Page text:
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O carapuceiro (‘the bonnet’ – newspaper)

O Carapuceiro’ (The Bonnet) founded by Father Miguel do Sacramento Lopes Gama, went into circulation for the first time on 7 April 1832, with four 21 x 15cm pages.

O carapuceiro (‘the bonnet’ – newspaper)

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Last update: 05/02/2013

By: Lúcia Gaspar - Librarian of the Fundação Joaquim Nabuco

[...] my old task was to sew bonnets, and not only these, but caps, head scarfs, hats, berets, skullcaps and even mitres and crowns..
Padre Carapuceiro, Diario de Pernambuco, 1 Mar. 1847.

With the subtitle ‘PeriódicoSempre Moral e só per Acidens Politico’ (Forever Moral Periodical and only by Accident Political),the Recife newspaper ‘O Carapuceiro’ (The Bonnet) founded by Father Miguel do Sacramento Lopes Gama, went into circulation for the first time on 7 April 1832, with four 21 x 15cm pages. Printed at the Fidedigna Press, owned by José Nepomuceno de Melo (18 Flores St) its headpiece had an illustration of a hat store and a hatter trying on a bonnet on the head of a hunchback. On the store’s counter were a crown, a mitre, a beret and a top hat awaiting the clients.

It was the second Recife newspaper to publish an illustration in the headpiece. The first, O Carcundão: Alfarrábiovelhopor 40 réis (The Carcundão: Old newspaper for 40 réis), circulate a year earlier in April 1831 and only published three editions, with the final on 16 May of that year.

Becoming known as Padre Carapuceiro, Lopes Gama was not only the founder but also the newspaper’s only reporter. His objective was always to distribute ‘bonnets’ (from the Portuguese idiomatic expression equivalent to ‘if the cap fits, wear it’): Imagine that, in the same way there are hat stores, my periodical is a bonnet factory. The heads on which they fit well, they can stay there, if they wish; or they can reject them, and they will walk with bald heads for flies to land on.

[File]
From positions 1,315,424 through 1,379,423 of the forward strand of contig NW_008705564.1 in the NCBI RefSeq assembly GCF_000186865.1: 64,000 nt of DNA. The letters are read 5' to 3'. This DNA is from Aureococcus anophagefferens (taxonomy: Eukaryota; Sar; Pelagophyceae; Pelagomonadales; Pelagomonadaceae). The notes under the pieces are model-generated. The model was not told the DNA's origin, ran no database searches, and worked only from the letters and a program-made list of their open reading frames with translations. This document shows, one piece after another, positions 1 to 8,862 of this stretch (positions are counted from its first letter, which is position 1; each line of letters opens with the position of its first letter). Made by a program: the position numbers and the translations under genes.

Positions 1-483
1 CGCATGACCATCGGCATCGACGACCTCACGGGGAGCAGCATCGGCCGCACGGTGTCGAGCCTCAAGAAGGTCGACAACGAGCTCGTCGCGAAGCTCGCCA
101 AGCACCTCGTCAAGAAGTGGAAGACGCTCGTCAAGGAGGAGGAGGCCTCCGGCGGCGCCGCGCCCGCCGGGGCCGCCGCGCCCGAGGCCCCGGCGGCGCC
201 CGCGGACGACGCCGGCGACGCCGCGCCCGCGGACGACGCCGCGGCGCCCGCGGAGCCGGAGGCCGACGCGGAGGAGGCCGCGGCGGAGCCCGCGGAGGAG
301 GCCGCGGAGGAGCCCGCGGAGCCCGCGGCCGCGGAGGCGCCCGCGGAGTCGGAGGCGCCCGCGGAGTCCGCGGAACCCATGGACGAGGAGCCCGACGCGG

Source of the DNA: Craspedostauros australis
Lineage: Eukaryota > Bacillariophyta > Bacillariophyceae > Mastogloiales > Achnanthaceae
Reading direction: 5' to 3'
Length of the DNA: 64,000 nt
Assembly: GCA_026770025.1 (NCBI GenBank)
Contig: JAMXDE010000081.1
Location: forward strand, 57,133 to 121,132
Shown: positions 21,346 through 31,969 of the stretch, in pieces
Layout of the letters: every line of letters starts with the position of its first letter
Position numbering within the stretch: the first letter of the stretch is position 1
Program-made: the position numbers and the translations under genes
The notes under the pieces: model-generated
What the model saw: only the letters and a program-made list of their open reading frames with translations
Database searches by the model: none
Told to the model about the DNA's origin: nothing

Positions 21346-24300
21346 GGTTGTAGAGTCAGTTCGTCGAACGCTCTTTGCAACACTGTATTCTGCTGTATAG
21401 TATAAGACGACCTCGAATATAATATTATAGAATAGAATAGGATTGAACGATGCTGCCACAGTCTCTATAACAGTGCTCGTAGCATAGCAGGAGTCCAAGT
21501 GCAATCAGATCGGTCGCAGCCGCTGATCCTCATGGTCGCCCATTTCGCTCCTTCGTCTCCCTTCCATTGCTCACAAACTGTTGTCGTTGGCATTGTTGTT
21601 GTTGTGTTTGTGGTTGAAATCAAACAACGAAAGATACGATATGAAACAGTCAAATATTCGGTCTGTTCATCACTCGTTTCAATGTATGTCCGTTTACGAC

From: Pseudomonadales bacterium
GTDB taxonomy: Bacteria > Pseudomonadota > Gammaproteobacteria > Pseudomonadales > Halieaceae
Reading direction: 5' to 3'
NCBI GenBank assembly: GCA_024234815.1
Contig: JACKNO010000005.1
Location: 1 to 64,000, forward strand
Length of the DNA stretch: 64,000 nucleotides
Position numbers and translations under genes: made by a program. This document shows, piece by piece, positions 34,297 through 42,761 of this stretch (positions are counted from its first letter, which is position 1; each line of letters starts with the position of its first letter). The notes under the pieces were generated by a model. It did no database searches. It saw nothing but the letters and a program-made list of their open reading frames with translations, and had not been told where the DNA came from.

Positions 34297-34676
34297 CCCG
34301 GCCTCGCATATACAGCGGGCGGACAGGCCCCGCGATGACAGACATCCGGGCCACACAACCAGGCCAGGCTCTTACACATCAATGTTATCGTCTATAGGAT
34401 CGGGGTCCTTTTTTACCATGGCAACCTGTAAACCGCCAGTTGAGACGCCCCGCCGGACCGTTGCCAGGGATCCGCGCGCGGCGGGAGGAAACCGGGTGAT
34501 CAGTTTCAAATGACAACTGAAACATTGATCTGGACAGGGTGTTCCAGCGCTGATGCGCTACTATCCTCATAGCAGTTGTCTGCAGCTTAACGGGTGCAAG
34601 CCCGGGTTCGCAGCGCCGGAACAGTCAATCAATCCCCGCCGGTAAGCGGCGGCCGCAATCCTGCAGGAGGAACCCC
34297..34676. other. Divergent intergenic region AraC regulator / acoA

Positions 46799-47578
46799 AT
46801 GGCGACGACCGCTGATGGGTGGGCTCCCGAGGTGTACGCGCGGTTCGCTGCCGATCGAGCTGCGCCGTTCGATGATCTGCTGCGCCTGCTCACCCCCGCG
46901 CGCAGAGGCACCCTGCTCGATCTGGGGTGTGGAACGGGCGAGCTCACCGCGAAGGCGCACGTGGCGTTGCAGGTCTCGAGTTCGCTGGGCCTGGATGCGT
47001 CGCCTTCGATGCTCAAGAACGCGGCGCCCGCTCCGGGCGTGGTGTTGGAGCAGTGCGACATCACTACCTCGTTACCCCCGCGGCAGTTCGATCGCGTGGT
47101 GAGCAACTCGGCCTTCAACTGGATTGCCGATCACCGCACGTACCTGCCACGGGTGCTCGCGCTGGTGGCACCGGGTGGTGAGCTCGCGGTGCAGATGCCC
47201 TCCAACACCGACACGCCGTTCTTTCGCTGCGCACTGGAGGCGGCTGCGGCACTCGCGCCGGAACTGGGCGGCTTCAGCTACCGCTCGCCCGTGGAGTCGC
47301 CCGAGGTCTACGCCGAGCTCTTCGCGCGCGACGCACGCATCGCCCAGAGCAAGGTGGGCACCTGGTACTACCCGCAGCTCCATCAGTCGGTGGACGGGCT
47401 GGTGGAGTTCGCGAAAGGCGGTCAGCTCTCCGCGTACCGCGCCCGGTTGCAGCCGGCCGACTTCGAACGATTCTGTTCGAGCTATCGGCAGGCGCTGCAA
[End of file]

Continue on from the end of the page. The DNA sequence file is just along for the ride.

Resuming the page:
The newspaper was published in various phases with an irregular circulation, from April 1832 to December 1842, and sporadically between 1843 and 1847. Padre Carapuceirohimself enlightened the readers on the subject, when he published this question and answer:On what days exactly will this periodical come out?The poor thing will come out when Gold helps it, and conform to the generosity with which he wants the Godparents to have, who are Mr and Mrs Reader.

With the objective of distributing ‘carapuças’(caps)to abolitionists, businessmen, politicians, liberal professionals or the clergy, the periodical criticised vices and social customs and portrayed the Brazilian society of the time. Its chronicles and articles recorded all the news and customs of the society of the age, in the widest variety of themes like education, behaviour, even the clergy, religion, political intrigue, popular culture, folklore, fashion, literature and cuisine. It also published fables and anecdotes.

One of the most famous articles on the traditional Brazilian ‘feijoada’ registered was by Padre Carapuceiro, published in theDiario de Pernambuco, on 3 March 1840.

In the families where true gastronomy is unknown, where feasts are held, the usual practice in eating to convert the fragments of the previous evening’s dinner into a ‘feijoada’, which is called ‘burying the bones’[...] Thrown into a large pot or cauldron are the left-overs of turkeys, roasted piglets, chunks of bacon and ham, as well as great vassals of common dried meat, all mixed together with the indispensable black bean: everything is reduced to a grease!